Were December retail sales really that bad?

A weak morning got even weaker after 8:30 a.m. ET when December retail sales came in down 0.9 percent, well below consensus estimates of a 0.2-percent drop. It was the largest monthly decline since January 2014.

S&P futures immediately dropped about 10 points, an unusually large move since the retail sales retail typically does not have that kind of market impact.

Read More US retail sales weak, cast a cloud on consumer spending

How bad did the market take it? The euro, sitting at a 9-year low, rallied against the dollar.

Why the big drop in stocks? The U.S. consumer is the global engine of growth, so any signs of a slowdown are not going to be well received by the stock market.

But hold on. Much of the drop—not surprisingly—was due to a decline in gas station sales, which were down 6.5 percent from November, the largest month-over-month decline since December 2008, and 14.2 percent from a year earlier.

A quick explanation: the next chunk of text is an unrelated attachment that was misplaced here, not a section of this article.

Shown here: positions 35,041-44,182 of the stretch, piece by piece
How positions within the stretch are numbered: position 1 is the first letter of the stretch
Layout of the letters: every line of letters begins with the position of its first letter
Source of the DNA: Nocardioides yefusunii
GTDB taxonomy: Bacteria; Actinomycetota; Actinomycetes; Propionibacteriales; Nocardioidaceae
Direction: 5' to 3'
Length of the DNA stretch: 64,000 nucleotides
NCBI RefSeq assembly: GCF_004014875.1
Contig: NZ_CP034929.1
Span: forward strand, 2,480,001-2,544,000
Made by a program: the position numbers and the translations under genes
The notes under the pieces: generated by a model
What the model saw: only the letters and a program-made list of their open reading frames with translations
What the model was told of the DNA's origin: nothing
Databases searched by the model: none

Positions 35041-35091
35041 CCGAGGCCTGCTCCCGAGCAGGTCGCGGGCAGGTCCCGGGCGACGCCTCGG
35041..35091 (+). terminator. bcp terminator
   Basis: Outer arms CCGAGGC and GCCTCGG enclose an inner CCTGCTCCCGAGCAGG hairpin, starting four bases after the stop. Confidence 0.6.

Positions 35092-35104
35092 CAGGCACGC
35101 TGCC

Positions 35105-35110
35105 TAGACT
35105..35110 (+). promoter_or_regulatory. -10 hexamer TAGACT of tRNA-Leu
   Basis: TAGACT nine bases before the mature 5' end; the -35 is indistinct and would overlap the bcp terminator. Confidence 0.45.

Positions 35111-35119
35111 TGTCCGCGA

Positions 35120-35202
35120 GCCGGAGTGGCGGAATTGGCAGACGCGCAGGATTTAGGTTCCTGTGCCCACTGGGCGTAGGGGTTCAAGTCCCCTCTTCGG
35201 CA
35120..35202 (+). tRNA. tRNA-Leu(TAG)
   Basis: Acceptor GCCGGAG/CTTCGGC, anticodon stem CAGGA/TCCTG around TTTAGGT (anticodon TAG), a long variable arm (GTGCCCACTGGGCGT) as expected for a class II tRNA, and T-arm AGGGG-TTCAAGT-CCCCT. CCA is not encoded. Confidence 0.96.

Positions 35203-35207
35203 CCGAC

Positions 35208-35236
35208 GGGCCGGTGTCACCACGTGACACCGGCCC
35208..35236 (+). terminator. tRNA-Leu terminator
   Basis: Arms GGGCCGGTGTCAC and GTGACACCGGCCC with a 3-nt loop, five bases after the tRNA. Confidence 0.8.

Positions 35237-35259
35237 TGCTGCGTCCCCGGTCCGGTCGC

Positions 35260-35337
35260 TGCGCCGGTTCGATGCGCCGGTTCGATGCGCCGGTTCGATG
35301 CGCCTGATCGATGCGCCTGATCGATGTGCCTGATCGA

Spending was up at restaurants, grocery stores, and furniture stores. General merchandising, electronics, and internet sales seem a bit weaker than expected, and my bet is that is what spooked the market. Perhaps the consumer simply saved the money.

Read MoreHoliday sales increase 4 percent: NRF

Annual retail sales for 2014 were up 4 percent, the smallest annual increase since 2009, but still well ahead of inflation.

My sense is that this does not necessarily reflect the broader strength of the economy. I still see declining gas prices, improving job growth, and relatively strong consumer confidence.


The European Court of Justice's Advocate General said the European Central Bank's Outright Monetary Transactions (OMT) was compatible with European Union law.

The OMT, while never used, would have allowed the ECB to buy sovereign debt on the secondary market. This removes a big hurdle for the ECB. It is meeting next Thursday and may institute an aggressive stimulus package.

Read MoreECB QE needs to buy shares as well as bonds: Generali

Unfortunately, this important ruling had little impact on European stocks, which are mostly in the red, as the focus remains on declining commodity stocks.

  • Bob Pisani

    A CNBC reporter since 1990, Bob Pisani covers Wall Street from the floor of the New York Stock Exchange.

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